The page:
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Catalytic converter thefts are sweeping Iowa and the nation. Here's why

Des Moines Register logo Des Moines Register 3/11/2021 Daniel Lathrop, Des Moines Register

Mot Fitzpatrick of Hilltop Tire Service in Des Moines has been working on and around cars for 25 years.

So far, he said, 2021 has stood out from the other 24 in one major regard: the number of people bringing in their cars and trucks for new catalytic converters.

It’s not a surge of faulty parts or some manufacturer’s recall. It’s the result of a massive surge in thefts of the smog-prevention devices. Thieves use battery-powered saws to cut them from the underside of vehicles.

a man sitting on a horse: Hilltop Tire Service Manager Tom Spencer, left, and Auto Technician Ed Vetick, right, install a Catalytic Converter anti-theft device on a pickup truck on Wednesday, March 10, 2021, in Des Moines, IA. A rise in the price of Palladium, a metal found in the converters, makes ones such as these tempting to these who sell them for about $100 each. A steel cable winds through clamps on each side of the catalytic converter and also around the frame to deter thieves but also secure the converter if they do try to cut around the anti-theft device. © Brian Powers/The Register Hilltop Tire Service Manager Tom Spencer, left, and Auto Technician Ed Vetick, right, install a Catalytic Converter anti-theft device on a pickup truck on Wednesday, March 10, 2021, in Des Moines, IA. A rise in the price of Palladium, a metal found in the converters, makes ones such as these tempting to these who sell them for about $100 each. A steel cable winds through clamps on each side of the catalytic converter and also around the frame to deter thieves but also secure the converter if they do try to cut around the anti-theft device.

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“It’s so bad that we are doing protectors for them,” Fitzpatrick said.

And it’s not just the customers of Hilltop at its three metro locations.

Across the country, thefts of converters quadrupled in 2020. Police and auto shops across the country have reported that 2021 is on track to blow that away.

The reason is no mystery: supply and demand.

“It’s a crime of opportunity based on the price,” said David Glawe, head of the National Insurance Crime Bureau.

Glawe’s group identified more than 14,000 thefts of catalytic converters last year — up from about 3,400 the year before.

Driving up prices: An up to 3,000% increase in the cost of the precious metals the devices uses as catalysts to remove carbon monoxide, nitrogen oxide and other pollutants from auto exhaust.

Thefts are part of 'long-term criminal enterprise'

Authorities say the thieves are largely the same ones who steal scrap metal, often from empty buildings and construction sites. They sell the converters to unethical dealers who fence stolen scrap metal and auto parts.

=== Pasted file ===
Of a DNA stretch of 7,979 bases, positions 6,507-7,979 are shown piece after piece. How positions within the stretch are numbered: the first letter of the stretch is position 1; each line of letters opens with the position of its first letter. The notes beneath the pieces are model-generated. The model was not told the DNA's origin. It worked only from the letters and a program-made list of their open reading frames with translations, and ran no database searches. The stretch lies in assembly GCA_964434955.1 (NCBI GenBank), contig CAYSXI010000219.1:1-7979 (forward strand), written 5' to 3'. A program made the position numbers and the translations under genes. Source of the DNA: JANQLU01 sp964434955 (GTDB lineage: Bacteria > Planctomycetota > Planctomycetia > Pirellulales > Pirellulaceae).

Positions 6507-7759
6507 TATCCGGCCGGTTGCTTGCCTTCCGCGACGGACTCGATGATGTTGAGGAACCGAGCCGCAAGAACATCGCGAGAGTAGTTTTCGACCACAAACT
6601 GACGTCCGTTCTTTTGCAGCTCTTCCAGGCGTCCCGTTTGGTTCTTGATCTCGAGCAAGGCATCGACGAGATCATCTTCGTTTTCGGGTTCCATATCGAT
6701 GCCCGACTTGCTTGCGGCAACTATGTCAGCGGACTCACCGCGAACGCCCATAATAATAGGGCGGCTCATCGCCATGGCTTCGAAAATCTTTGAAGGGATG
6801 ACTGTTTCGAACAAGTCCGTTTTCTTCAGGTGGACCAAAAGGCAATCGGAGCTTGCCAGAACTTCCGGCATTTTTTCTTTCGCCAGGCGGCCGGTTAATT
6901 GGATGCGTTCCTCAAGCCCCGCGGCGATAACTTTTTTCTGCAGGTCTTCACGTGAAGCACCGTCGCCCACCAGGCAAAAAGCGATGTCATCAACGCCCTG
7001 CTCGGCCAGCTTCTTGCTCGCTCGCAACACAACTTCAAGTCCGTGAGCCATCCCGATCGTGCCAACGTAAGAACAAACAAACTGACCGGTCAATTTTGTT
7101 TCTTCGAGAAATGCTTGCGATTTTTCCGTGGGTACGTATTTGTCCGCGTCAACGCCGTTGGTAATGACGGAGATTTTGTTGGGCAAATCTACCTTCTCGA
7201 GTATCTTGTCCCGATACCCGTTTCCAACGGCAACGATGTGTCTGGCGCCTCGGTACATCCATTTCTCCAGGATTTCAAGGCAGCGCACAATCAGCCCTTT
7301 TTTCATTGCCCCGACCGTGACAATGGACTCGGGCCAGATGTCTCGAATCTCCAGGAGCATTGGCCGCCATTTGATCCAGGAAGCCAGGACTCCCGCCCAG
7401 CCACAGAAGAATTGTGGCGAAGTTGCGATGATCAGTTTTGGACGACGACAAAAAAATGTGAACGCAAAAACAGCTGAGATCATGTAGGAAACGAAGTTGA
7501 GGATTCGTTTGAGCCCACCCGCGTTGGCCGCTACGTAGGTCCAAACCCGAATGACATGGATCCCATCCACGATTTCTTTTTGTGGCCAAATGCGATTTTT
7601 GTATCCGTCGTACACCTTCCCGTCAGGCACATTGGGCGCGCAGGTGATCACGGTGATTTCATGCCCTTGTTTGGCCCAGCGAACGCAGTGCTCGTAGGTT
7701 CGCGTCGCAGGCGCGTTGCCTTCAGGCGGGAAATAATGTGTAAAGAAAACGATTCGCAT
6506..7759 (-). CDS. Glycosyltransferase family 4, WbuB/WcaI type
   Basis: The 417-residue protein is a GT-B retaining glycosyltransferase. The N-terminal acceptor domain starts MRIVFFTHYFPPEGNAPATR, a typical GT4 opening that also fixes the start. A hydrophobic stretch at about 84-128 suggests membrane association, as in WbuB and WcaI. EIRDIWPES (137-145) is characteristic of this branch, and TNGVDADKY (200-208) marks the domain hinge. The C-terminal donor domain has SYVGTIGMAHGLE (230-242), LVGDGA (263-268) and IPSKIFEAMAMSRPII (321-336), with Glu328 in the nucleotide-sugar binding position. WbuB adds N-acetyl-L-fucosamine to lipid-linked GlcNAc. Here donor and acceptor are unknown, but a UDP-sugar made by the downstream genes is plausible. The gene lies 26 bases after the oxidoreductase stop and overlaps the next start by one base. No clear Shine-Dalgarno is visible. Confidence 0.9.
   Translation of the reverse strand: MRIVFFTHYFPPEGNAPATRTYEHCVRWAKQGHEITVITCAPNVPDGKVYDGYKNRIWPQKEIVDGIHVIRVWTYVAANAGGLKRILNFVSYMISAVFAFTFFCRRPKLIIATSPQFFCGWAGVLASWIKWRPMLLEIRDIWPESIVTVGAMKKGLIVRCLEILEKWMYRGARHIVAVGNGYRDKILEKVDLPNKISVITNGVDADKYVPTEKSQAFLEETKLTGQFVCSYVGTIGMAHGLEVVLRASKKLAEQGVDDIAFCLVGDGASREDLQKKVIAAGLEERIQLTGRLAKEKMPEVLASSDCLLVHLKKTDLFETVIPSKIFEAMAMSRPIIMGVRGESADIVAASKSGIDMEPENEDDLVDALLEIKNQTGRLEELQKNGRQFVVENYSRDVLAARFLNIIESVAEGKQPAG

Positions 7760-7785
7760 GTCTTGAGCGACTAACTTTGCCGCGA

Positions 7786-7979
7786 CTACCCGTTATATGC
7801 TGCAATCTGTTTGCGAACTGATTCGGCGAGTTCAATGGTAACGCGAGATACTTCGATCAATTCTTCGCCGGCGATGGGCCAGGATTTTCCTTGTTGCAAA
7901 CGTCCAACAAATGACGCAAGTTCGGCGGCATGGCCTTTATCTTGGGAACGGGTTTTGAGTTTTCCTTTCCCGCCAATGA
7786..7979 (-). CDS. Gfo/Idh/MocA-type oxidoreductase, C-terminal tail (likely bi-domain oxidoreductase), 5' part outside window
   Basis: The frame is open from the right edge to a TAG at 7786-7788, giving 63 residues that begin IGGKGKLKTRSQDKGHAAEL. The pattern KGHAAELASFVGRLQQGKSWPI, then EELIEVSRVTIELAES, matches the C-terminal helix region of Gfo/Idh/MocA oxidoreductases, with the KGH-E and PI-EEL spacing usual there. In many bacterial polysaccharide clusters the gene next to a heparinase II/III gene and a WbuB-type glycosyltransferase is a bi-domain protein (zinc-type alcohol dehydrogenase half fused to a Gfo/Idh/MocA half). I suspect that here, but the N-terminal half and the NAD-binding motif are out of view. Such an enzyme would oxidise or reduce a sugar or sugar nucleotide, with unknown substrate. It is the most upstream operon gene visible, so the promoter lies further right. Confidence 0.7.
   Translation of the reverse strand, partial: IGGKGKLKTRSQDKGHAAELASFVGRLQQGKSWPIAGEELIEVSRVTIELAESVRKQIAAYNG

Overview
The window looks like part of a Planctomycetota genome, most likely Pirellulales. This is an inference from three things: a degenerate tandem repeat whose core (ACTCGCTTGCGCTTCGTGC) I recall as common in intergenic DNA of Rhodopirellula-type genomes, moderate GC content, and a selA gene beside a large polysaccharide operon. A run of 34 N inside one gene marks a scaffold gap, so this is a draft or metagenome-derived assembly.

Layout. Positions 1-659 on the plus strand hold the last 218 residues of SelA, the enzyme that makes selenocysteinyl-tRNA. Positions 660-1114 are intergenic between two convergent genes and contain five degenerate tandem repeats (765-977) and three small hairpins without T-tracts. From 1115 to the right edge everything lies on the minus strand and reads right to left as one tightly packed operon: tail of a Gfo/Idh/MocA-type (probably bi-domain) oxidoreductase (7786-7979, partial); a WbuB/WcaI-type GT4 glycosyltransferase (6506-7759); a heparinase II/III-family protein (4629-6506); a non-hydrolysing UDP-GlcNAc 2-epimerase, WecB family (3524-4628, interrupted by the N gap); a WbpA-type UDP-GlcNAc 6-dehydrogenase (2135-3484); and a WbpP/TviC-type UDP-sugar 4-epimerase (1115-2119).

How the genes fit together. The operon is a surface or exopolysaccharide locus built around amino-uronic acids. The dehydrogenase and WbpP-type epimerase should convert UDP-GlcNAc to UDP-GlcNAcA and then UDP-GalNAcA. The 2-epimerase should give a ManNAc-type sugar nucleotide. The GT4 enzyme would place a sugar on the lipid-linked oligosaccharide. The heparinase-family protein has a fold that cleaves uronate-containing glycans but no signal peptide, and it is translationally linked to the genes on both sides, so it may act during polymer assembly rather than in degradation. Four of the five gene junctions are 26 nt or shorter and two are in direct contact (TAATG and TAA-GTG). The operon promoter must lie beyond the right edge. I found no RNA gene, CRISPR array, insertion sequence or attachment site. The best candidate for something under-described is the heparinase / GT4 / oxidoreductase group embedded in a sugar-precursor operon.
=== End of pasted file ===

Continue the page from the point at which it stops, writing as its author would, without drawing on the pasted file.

“This is a long-term criminal enterprise that operates in most major metropolitan areas,” said Glawe, a former FBI agent and senior intelligence official in the Trump and Obama administrations who grew up in Davenport

 “It’s the same criminal conspiracy,” Glawe said. “It’s just tasking them at another target.”

Ironically, the rise in thefts increases the market for the stolen goods. Some auto body shops — knowingly or unknowingly — are buying the catalytic converters and reinstalling them on customers’ cars. In some cases, people who've had their converters stolen may be getting stolen replacements.

Glawe called it a hidden epidemic.

“Nobody looks under their car to see if they’re getting a new catalytic converter," he said.

Reports of spikes in such thefts have come from local police departments across Iowa as well as everywhere from Louisville to London — England, that is — since 2019.

West Des Moines alone has seen at least 30 such cases so far this year, police Sgt. Jason Heintz said, adding that it’s a problem faced by many local agencies.

“It appears to be occurring around the metro and not just isolated to West Des Moines,” he said.

Spikes have happened before, but this one could be the biggest

It’s not the first such spike.

“It’s kind of tied to the junk price of catalytic converters. The last 10 years there have been three different big spikes in them,” said Tom Spencer, another mechanic at Hilltop.

Still, this spike has the potential to be the biggest.

In January 2019, the National Insurance Crime Bureau identified 134 such thefts nationwide. In December of last year, there were more than 2,300. The bureau gathers statistics from the 1,400 insurance providers who are its members. No law enforcement agency specifically tracks this kind of theft separately — it's considered theft from an automobile.

Those numbers may dramatically understate the problem. The bureau learns of the cases mostly from comprehensive claims filed on drivers’ car insurance policies — and many people forgo that kind of coverage.